BEIJING - The central bank's yuan funds outstanding for foreign exchange continued to drop in May but the decline was milder than April, a sign of eased capital outflow pressure.
The funds totaled 21.55 trillion yuan (US$3.16 trillion) at the end of May, down 29.33 billion yuan from a month earlier, marking the 19th straight month of decline, according to the latest data from the People's Bank of China.
It was also the sixth month in a row that the funds posted smaller month-on-month decreases.
As the Chinese currency is not freely convertible under the capital account, the central bank has to purchase foreign currency generated by China's trade surplus and foreign investment in the country, adding funds to the money market.
Such funds are an important indicator of cross-border foreign capital flows and domestic yuan liquidity. A decrease of the funds often signals higher capital flight pressure.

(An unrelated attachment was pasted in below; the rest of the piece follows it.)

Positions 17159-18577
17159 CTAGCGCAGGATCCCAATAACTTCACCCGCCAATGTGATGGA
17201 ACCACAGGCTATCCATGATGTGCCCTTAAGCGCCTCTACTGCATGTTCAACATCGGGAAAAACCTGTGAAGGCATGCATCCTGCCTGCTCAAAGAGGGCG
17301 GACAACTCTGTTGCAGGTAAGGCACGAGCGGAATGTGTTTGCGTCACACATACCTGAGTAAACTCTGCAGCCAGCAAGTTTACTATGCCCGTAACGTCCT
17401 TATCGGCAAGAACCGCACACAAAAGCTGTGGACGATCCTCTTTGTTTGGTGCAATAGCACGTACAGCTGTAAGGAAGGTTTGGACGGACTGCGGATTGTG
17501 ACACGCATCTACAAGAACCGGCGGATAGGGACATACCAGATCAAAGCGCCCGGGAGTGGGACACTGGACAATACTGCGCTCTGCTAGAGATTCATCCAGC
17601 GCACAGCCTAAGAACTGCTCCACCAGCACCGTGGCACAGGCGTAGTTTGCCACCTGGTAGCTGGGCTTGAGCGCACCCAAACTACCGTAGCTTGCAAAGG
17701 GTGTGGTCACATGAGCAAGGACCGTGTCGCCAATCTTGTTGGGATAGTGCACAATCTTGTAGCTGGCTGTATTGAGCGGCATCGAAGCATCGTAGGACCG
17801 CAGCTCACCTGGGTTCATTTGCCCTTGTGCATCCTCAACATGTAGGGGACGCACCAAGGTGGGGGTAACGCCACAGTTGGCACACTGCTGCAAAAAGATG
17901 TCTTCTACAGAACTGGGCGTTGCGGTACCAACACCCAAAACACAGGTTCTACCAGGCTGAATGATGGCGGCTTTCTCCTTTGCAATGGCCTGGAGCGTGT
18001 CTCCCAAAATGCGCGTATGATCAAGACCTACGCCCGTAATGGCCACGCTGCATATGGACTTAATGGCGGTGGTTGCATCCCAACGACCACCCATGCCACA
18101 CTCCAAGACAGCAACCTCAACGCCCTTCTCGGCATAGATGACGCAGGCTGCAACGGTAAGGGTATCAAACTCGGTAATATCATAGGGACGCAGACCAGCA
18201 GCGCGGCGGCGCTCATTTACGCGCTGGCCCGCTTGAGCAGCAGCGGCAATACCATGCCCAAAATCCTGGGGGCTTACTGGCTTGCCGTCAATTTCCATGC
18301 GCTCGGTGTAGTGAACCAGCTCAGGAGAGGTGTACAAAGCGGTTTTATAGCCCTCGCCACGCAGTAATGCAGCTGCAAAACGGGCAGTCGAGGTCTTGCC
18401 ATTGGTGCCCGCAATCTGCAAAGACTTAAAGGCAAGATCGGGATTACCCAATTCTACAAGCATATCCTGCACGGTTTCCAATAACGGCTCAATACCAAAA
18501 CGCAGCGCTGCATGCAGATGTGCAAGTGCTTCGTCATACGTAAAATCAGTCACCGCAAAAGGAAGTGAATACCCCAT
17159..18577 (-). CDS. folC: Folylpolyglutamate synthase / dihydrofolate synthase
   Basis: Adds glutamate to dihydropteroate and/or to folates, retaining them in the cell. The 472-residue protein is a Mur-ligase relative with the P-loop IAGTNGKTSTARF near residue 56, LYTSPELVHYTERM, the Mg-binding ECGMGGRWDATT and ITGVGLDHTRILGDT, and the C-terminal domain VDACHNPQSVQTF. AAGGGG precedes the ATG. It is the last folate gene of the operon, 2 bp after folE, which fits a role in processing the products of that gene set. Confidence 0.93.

There have been concerns about capital flight since the second half of 2016, when the economy was facing downward pressure and the Chinese yuan was in the middle of a losing streak against the dollar.
But the yuan has gradually recovered from its weakness as the Chinese economy firmed up in the first quarter of the year, with forecast-beating GDP growth, and the greenback became less volatile.
Measured by the central parity rate, the yuan has appreciated more than 2 percent against the dollar so far this year.
Another indicator of less capital outflows, China's forex reserves rose for the fourth month in a row in May to total US$3.05 trillion, an increase of US$24 billion from a month earlier.
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